Chinese students pledge loyalty to CCP before going abroad

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A review of publicly available documents reportedly found evidence that this practice has been going on quietly for more than a decade.

Tens of thousands of Chinese students studying overseas on government-backed scholarships are required to sign a document pledging loyalty to the ruling Communist Party, as well as putting up guarantors who could be forced to repay their funding should they break the agreement, before arriving at overseas universities, Radio Free Asia reported.

Sweden’s Dagens Nyheter newspaper had reported on January 13 that 30 doctoral students arriving in the country had signed contracts pledging loyalty to their government while overseas, requiring them to serve China’s interests during their stay.

A review of publicly available documents found evidence that this practice has been going on quietly for more than a decade, with several versions of the contract and related regulations freely available online, RFA reported.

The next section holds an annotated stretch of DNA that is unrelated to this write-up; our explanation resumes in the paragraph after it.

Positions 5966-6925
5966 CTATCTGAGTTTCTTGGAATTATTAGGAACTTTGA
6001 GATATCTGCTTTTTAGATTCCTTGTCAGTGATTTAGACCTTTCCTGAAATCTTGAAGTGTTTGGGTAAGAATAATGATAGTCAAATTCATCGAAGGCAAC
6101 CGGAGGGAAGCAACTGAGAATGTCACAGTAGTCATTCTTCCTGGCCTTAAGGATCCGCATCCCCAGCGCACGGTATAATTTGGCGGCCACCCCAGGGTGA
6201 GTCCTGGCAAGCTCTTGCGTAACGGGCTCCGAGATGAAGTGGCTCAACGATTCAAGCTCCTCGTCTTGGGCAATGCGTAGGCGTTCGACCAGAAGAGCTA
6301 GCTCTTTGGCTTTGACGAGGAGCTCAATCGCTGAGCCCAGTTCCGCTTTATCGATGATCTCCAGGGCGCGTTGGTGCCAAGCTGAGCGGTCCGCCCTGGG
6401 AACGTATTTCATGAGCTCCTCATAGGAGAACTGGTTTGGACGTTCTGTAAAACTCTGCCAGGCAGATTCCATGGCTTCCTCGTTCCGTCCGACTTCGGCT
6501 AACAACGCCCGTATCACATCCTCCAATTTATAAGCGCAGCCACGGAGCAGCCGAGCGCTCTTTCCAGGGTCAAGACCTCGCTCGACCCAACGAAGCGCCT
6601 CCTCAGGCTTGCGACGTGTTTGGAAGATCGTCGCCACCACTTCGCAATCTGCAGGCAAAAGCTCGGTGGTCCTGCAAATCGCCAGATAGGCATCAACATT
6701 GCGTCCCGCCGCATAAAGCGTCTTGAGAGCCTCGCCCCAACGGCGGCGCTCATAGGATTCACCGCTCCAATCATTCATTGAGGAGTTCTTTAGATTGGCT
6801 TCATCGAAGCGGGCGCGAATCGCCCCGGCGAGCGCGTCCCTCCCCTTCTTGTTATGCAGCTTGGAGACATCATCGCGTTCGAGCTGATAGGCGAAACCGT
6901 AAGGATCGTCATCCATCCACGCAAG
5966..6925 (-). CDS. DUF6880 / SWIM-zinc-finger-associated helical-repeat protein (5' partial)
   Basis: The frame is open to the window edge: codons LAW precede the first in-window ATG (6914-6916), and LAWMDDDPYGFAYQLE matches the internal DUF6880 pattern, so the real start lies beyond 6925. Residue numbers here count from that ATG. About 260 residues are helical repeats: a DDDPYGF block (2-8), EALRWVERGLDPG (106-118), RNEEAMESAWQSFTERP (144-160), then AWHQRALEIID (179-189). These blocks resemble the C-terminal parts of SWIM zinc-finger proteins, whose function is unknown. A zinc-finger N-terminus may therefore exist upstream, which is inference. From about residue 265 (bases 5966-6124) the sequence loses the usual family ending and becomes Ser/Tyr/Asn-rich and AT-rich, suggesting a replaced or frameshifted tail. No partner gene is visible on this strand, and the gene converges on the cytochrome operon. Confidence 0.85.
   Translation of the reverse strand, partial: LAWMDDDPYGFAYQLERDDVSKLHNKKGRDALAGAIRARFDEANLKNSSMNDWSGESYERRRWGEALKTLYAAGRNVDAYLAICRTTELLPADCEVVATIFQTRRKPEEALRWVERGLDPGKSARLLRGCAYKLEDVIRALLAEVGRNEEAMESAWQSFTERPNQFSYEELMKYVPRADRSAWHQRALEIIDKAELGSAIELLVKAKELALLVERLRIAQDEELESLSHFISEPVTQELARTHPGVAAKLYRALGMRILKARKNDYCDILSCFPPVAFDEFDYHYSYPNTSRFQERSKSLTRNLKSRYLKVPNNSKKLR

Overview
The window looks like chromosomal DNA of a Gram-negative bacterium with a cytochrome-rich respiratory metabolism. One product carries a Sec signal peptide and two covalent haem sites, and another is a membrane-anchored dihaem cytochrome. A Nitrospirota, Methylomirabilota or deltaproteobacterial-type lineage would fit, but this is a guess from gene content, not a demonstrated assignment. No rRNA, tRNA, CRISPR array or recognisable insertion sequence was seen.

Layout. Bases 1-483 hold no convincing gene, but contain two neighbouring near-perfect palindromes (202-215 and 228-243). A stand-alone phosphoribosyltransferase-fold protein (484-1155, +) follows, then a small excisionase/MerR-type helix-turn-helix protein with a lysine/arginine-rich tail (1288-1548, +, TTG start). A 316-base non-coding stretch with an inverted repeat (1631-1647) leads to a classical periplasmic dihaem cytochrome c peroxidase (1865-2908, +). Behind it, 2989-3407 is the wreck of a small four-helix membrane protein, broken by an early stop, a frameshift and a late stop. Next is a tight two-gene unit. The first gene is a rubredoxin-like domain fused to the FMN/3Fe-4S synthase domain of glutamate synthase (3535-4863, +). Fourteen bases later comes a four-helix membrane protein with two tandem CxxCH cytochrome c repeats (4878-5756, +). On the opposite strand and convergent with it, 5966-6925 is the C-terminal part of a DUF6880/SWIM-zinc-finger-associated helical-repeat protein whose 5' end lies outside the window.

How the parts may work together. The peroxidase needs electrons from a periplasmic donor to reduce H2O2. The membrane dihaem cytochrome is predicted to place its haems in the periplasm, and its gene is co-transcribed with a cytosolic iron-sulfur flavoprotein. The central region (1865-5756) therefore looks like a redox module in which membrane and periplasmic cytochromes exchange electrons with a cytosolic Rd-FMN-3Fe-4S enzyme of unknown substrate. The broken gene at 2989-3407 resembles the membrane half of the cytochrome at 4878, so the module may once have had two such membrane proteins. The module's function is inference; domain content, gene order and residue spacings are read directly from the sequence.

“During your time studying abroad, you must hone your sense of responsibility and your ability to follow orders, and not engage in any activities that could harm your country’s interests or national security,” the contract states.

Examinees prepare at the exam site at the Beijing Zhongguancun High School in Beijing, capital of China. (Xinhua/Ren Chao/IANS)

“You must consciously protect the honor of the motherland and of your school, and abide by both the laws of China and the country where you are studying,” it says.

Students must also provide the names of two guarantors who countersign the document, in case a student fails to report to the local Chinese embassy or otherwise breaks the terms of the agreement, the documents revealed, RFA reported.

Anyone who tries to resign from their scholarship without authorization or who “behaves extremely badly,” or who just disappears or moves to another country or school without authorization will trigger the repayment of around one third of their funding by their guarantors, they show.

China had said it would send 27,000 students to study overseas on public money for all of 2021, and that their scholarships were entirely conditional on their party loyalty, including a pledge to “come back and serve their country” on completion of their studies, according to another publicly available document, RFA reported.

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